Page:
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Does our offense *really* need a vertical threat?

Which ever player will help our abysmal third down percentage is what this team needs. Eli was spectacular on thrid down throughout the playoffs and its why they won the superbowl. That and we have Kyle Williams on the our roster.
Completely agree.

What's lacking is that big target possession WR that can move the chains on a 3rd and 7.

We still don't have that WR (which bothers me) but with all the new talent, perhaps someone like VD or Crabs takes that role while Moss/Manningham go deep.

Not again!!
Yes...which is why Moss and Manningham were signed. They stretch the field, making it much easier for other receivers to operate underneath. Adding Fleener would provide another downfield receiver...IMHO, integrating him into the offense is more important than any WR, because he already knows Harbaugh's offense and would create defensive mis-matches, and more opportunities for Alex to get the ball downfield.
of course they do. that way the defenses wont cheat up on the line and will help in the run game. even if he is old you gotta respect moss going deep.
yes/
we need to pass more.
Alex has always sucked on 3rd down. How many starting qbs in the NFL ( started at least 6 games) over the past two or three seasons have a worse 3rd down conversion rate then Alex?

Hint: not many.

Who had the better 3rd down conversion rate even though they had the same weapons, coaches wtc. Shaun Hill or Alex Smith?

Hint: It wasn't Alex.
Originally posted by nflguy49:
Alex has always sucked on 3rd down. How many starting qbs in the NFL ( started at least 6 games) over the past two or three seasons have a worse 3rd down conversion rate then Alex?

Hint: not many.

Who had the better 3rd down conversion rate even though they had the same weapons, coaches wtc. Shaun Hill or Alex Smith?

Hint: It wasn't Alex.

Link or you are lying
  • sfout
  • Veteran
  • Posts: 6,380
[ Edited by sfout on Apr 16, 2012 at 5:06 PM ]
We have plenty of verticle threats now.

Do you guys think with Ginn, VD, Moss, Delanie, Crabs, Manningham and hell, even KW together we make up one of the fastest receiving core in the league?

I do.

The eagles and cowboys maybe. Packers are up there.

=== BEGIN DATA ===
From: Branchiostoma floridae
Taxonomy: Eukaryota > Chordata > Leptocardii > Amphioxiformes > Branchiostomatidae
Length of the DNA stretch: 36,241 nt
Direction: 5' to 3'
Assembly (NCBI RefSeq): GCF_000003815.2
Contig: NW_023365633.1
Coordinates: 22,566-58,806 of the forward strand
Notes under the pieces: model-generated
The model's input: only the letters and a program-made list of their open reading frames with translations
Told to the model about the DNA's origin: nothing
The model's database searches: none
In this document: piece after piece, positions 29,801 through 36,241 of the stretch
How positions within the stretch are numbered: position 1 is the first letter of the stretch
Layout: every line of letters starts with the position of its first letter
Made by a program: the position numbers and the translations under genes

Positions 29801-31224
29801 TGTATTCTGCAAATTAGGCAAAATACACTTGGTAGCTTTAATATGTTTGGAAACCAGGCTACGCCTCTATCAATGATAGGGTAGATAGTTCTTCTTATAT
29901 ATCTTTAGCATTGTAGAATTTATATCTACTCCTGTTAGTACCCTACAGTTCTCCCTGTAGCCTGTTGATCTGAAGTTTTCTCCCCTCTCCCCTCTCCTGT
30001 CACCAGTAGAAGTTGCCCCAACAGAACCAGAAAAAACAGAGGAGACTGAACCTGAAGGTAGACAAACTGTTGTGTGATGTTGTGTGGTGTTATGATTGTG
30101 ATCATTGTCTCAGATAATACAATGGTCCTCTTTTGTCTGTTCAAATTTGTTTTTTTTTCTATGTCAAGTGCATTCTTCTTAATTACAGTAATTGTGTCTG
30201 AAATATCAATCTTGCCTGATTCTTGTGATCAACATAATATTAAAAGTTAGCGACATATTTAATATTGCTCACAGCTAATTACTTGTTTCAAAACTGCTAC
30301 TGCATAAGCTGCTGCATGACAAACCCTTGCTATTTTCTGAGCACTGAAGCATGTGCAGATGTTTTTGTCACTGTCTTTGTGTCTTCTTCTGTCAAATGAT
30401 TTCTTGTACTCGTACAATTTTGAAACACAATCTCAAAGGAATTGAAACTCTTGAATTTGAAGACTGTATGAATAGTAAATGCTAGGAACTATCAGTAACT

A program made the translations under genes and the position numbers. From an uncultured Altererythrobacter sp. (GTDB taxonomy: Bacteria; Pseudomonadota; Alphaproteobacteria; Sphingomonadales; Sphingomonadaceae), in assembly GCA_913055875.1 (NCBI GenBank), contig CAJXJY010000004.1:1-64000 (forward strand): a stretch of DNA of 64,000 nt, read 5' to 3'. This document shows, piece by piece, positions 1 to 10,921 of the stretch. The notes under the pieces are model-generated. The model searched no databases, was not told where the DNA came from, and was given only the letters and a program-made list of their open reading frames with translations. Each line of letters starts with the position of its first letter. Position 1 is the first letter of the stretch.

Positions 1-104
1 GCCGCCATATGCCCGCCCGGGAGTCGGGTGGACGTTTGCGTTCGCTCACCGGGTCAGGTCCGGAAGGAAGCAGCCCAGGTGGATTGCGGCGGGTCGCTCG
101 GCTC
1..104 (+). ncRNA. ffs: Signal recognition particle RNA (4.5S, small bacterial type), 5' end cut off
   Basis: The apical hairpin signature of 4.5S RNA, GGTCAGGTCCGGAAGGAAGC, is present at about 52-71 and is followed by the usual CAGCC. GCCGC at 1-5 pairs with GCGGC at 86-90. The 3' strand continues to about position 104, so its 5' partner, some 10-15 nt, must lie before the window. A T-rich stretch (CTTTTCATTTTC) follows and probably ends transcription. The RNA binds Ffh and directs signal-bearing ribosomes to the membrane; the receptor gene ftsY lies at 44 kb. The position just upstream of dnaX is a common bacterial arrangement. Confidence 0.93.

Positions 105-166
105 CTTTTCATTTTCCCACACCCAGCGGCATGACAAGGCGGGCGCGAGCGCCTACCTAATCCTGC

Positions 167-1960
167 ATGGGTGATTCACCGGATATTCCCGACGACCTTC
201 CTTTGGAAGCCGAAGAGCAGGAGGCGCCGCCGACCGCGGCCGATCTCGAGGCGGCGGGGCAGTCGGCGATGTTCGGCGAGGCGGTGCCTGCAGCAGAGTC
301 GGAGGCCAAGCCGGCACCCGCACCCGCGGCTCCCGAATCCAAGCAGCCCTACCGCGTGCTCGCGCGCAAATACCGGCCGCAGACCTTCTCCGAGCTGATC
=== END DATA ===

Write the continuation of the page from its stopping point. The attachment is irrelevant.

But you have to consider VD and Delanie vs. other teams' TEs, when talking about pure speed alone.
[ Edited by Young2Rice on Apr 16, 2012 at 6:58 PM ]
Originally posted by valrod33:
Link or you are lying

http://49ers.pressdemocrat.com/2012/04/inside-the-49ers/alex-smiths-problems-on-third-down/


Alex Smith's problems on third down Posted on April 2, 2012 by Grant Cohn
Take this for what it's worth – Alex Smith has always been bad on third down.

Before I explain, let me define my terms. "Average" on third down would be a 38 percent conversion success rate and five conversions per game.

In 2006, Smith's first full season starting, the Niners offense converted 34.45 percent of third downs and averaged 4.5 third-down conversions per game. Both figures ranked 26th in the NFL.

In 2009 Smith started ten games, and over that stretch the Niners offense converted a paltry 30.15 percent of third downs and averaged just 4.1 third-down conversions per game. Both figures ranked 29th.

In 2010 Smith started nine games and rebounded to his 2006 form – 34.09 percent third-down conversion rate, 4.6 third-down conversions per game, both ranking 25th.

Last season, Smith's third-down play tanked inexplicably. He converted a mind-bogglingly low 28.11 percent of third downs and averaged 3.89 third-down conversions per game, ranking 31st. For reference, Tim Tebow averaged 3.92 third-down conversions per game in 2011.

Smith has historically converted roughly four third downs per game. That's bad, but it's not a killer – not on this great Niners team. Smith converted four third downs against the Saints in the playoffs and won.

Smith's main problem on third down is his propensity to get shut out entirely. Over his last 26 starts, he's converted two or fewer third downs nine times.

Does Smith deserve all the blame? No. Offensive linemen have to block and wide receivers have to get open and catch the ball, and Smith hasn't had the best offensive line or wide receivers over the years.

Maybe Greg Roman should take the blame for Smith getting outplayed by Tebow on third down last season. After all, Roman routinely called ultra-ultra-conservative plays with leads or near field goal range.

Maybe it's not Smith's fault. I just can't help but notice that while his interception rate and red zone effectiveness have fluctuated over the years, for whatever reason his third down results have always been bad.

On the other hand, Joe Flacco, who some might rank in the same QB tier as Smith, has always had good results on third down.